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Mining People Magazine

Humans, Technology, and the Environment


by Debra McCown Thomas

Staff Writer / Field Reporter


Automation in mining

opens the door to a whole

new arena of possibilities.

’ve heard people who are much older than I am talk about

how industry viewed the environment years ago. There

was a time when the natural world was seen primarily as

something to be tamed by man, something wild and infinite,

a contest of tiny humans against the great wilderness.

That changed when those tiny humans were so successful at

industrialization that they found it possible to deplete the forests,

poison the water, damage the land, and pollute the air. I’ve seen

pictures from the early 20th century of once-forested mountains

completely bare of trees and from the mid-20th century, when air

and water pollution reached a level that seemed to foreshadow

an apocalypse of our own making.

When pollution began to impact the health and well-being of

humans on a recognizable level, people mobilized to change

things. Some of those efforts came from within companies,

and some came from the nonprofit and government sector. All

began with the concern of individuals who wanted to make the

world a better place.

Over time, the efforts have made a real difference. At the core

of this achievement is the development of new technologies

and methods that enable companies to do everything in a

more environmentally friendly way. It’s because of technology

that vehicles have become so fuel-efficient and power plant

emissions have become so clean. Cleaner processes have

been developed for everything from mineral processing to

cement production to mining reclamation to the manufacture of

building materials.

And as technology has advanced to do things in more

environmentally friendly ways, companies have stepped up

to implement it and drive further development. Even many of

those who once viewed environmental needs as a hassle or

impediment have come around – and not just because they seek

government permits or a social license to operate but because

these days, often things that are good for the environment are

also good for the bottom line.

Take, for example, self-driving, self-recharging haul vehicles,

which can operate continuously without fuel costs and without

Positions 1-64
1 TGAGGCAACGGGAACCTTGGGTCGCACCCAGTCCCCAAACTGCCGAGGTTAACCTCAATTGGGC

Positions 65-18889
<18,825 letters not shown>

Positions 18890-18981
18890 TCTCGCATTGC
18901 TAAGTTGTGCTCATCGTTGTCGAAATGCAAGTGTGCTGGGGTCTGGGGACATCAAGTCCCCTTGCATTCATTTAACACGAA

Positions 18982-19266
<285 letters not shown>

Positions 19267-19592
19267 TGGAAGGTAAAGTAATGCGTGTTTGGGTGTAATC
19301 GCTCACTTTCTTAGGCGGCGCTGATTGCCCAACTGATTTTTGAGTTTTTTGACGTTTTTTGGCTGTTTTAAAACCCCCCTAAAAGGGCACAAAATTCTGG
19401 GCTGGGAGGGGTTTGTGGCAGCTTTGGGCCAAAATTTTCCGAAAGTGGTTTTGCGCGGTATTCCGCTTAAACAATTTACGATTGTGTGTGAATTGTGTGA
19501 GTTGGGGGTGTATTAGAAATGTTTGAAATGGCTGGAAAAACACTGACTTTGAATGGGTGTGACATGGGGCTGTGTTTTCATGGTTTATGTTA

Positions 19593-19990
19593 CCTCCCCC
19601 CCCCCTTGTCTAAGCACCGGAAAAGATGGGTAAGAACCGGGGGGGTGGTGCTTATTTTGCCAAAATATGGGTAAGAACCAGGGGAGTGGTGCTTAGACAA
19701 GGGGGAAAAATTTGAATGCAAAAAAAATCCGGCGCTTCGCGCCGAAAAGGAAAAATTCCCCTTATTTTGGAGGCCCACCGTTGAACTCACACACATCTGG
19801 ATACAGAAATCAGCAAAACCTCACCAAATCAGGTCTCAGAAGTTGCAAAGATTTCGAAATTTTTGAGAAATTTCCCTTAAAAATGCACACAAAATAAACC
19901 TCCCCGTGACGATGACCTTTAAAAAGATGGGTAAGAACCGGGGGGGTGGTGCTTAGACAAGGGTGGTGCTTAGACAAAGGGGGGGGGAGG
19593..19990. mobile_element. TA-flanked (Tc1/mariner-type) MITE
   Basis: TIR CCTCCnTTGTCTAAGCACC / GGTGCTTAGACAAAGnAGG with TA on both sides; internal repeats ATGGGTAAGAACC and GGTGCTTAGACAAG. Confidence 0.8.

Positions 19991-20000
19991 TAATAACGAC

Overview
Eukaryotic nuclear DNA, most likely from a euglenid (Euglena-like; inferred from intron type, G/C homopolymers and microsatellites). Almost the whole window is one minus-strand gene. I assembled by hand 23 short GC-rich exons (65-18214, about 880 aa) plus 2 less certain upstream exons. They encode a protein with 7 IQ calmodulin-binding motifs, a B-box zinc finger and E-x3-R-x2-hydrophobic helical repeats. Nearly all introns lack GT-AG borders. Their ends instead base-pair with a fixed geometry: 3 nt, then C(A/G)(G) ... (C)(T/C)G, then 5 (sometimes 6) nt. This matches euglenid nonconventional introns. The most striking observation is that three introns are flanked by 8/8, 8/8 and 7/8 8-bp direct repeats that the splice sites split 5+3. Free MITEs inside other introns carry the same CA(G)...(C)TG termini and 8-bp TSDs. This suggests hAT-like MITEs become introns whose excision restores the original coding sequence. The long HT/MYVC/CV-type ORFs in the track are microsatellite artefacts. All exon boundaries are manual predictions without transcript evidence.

downtime for refueling. Or drones that can fly independently on

minimal battery power, accomplishing what once took significant

man hours and the use of cars and planes. The results are

superior, the environmental footprint is smaller, and the cost is

much lower.

Increasingly, smart technologies are available not just to large

companies, but also to small ones. Thanks to technology,

conversations about producing a product include discussions

on improving the environment – and, often, saving money at

the same time.

The storm of technologies that has come forth in our century

has changed and broadened the concept of what is possible,

both from a production and environmental standpoint. Some

key smart technologies that are having an impact on mining

and construction: automation, robotic technology, virtual reality,

augmented reality, machine learning, and artificial intelligence.

Thanks to technology, what was once an environmental ideal

has become a standard philosophy that spans the globe in

the form of real-life sustainability. From construction in North

American cities to mining in the third world, technology is and

has always been the answer to achieving a cleaner environment

and more efficient production.

In contrast to 20th-century predictions, a growing global

population does not have to mean lower living standards;

thanks to technology, the world can support many more people

comfortably while maintaining plenty of green space. Through

technology it’s possible to help our global neighbors skip some

of the pollution growing pains that once plagued the first world.

In the last couple of years, fast-developing smart technologies

have been center stage at trade shows, and this year’s

CONEXPO-CON/AGG event is no different; a plethora of new

technologies are being showcased as the next big thing. But

it’s not one big thing that makes the difference – it’s a lot of little

things, all contributing together to a more efficient industry and

a cleaner world.

The concept of man against wild is still ingrained as a human

thought process, but as a species we’ve graduated from the

simplicity of taming a tree or digging up the ground to creating

machines that can do those things for us in a better way. While

rules and regulations have played a part in getting us here, the

environmental achievements of the last half-century have been

made possible by technology – and because of individuals in

industry who care about our world.

The world has gotten much cleaner over the last several

decades. Industry has come a long way in doing things cleaner

and better – so keep up the good work! Keep striving for a

better future, and keep driving down the path of technological